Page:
Scandia introducerar: (Re-)Creation of the Viking Age


  • Sara Ellis Nilsson
  • Stefan Nyzell



vikings, Viking Age, medievalism, mythopoesis, re-enactment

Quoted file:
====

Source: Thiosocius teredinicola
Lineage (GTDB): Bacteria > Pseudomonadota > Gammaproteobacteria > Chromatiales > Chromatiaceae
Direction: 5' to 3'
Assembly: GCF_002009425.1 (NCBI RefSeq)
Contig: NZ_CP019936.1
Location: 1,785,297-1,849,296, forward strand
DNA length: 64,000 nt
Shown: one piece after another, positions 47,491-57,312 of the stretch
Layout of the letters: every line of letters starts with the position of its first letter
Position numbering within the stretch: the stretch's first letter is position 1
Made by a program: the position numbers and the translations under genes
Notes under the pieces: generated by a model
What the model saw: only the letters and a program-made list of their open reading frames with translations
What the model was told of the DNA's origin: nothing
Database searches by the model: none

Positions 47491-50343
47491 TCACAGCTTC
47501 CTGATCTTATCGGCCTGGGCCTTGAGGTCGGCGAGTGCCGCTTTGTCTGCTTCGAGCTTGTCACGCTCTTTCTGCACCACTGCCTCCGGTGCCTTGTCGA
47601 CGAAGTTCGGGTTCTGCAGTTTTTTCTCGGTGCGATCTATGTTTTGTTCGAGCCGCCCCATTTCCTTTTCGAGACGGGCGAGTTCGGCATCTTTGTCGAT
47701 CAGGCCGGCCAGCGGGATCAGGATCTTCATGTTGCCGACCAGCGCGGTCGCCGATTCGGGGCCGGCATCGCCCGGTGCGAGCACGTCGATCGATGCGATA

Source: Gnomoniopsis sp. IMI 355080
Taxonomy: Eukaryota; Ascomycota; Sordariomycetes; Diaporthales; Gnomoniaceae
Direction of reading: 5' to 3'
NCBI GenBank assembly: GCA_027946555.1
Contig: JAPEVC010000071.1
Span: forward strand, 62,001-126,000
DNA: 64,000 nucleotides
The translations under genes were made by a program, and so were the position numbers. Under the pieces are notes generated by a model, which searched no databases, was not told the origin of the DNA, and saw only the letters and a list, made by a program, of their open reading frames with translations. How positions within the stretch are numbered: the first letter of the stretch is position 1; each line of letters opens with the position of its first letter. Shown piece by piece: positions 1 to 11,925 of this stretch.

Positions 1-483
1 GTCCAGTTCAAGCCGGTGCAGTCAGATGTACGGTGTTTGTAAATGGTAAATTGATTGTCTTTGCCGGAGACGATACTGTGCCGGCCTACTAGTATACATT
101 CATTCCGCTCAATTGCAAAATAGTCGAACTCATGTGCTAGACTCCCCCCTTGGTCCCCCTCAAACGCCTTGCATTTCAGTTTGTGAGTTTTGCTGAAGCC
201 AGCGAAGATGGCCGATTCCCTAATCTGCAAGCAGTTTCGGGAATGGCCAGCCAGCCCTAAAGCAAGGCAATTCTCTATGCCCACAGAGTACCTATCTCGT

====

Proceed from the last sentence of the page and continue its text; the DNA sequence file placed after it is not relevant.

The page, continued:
The imagined ”Viking” can be found in contexts from the serious to the absurd. The concept has even become almost global in scope. In order to introduce this multifaceted phenomenon, this article presents research on and investigates the many ways in which the ”Viking” and the Viking Age have been interpreted and used from the 19th century to the present day. It presents the different definitions inherent in the concept of ”Viking”, from representing a warrior to referring to the inhabitants of Scandinavia who migrated to areas to the north, west, south and east. The article then delves into two growing international fields of research: medievalism studies and re-enactment studies. In doing so, the article discusses how the Viking and the Viking Age have been created and re-created throughout this period. It shows the links between the study of medievalism and how re-creating and activating the Viking Age fits into this area. Many different interest groups invoke the past in their efforts to justify actions or find answers to present-day circumstances. The Viking Age is no exception, and these groups include both extremists and those simply interested in history. The article also discusses the link between the Viking Age and the rise of the fantasy genre before exploring how re-enactment groups approach the Viking Age. This involves both re-creating objects (clothes, personal items, weapons, etc.) as well as re-enacting scenes from the past, such as battles or domestic tasks. Questions on the importance of authenticity are raised throughout the article, and connected to this aspect, the relationship between experimental archaeology and the re-creation of objects is addressed. Viking Age re-enactment officially organized by cultural heritage institutions or larger groups is presented, as well as a discussion of what exists at the grassroots level. The article also presents an overview of the challenges facing Viking re-enactment groups in terms of available sources, racism and sexism. The article concludes with a discussion on the positive impact of re-enactment and its place in the interpretation of the Viking Age.